Flipping the classroom: Is it the type of flipping that adds value?

Robert Webb, Duncan Watson, Craig Shepherd, Steve Cook

Research output: Contribution to journalArticlepeer-review

9 Citations (Scopus)
17 Downloads (Pure)


Interest in the flipped classroom in higher education has burgeoned despite the literature revealing that the effects on assessment outcomes remain elusive. In this paper, we present the results of an empirical analysis designed to compare the impact on assessment outcomes of different approaches to the flipped classroom (didactic and non-didactic). Focusing on a cohort of Intermediate Economics students we investigated the influence of these approaches on their examination results by utilising an OLS (Ordinary Least Squares) regression and probit followed by quantile regression. Our analysis revealed small positive effects when students were exposed to the ‘non-didactic’ flipped classroom but no effect when pre-lecture materials were used didactically to mimic the material given in traditional lectures. This study demonstrates the need for further meta-analysis and longitudinal studies to investigate the relationship between different forms of the flipped classroom and student assessment outcomes.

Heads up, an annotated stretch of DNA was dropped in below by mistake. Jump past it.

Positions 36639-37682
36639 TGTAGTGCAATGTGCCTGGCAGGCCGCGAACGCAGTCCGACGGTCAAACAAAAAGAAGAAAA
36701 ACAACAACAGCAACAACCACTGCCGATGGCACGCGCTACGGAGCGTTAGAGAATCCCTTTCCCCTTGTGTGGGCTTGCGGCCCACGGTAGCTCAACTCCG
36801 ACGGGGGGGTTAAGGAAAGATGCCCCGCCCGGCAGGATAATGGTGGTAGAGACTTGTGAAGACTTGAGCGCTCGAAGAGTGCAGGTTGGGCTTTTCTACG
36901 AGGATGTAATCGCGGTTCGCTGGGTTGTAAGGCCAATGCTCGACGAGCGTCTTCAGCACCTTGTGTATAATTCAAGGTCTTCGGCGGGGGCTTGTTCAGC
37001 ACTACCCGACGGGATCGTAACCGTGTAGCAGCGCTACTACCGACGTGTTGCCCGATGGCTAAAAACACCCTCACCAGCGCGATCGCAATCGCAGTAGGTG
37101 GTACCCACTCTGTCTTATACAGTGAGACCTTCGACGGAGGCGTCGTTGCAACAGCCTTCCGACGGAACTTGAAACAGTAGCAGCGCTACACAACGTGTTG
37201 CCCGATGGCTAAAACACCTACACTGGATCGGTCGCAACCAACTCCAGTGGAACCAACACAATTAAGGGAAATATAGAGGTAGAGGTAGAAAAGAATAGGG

Original languageEnglish
Pages (from-to)1649-1663
Number of pages15
JournalStudies in Higher Education
Issue number8
Early online date17 Dec 2019
Publication statusPublished - 2021


  • Flipped classroom
  • OLS
  • flipping
  • inverted classroom
  • probit

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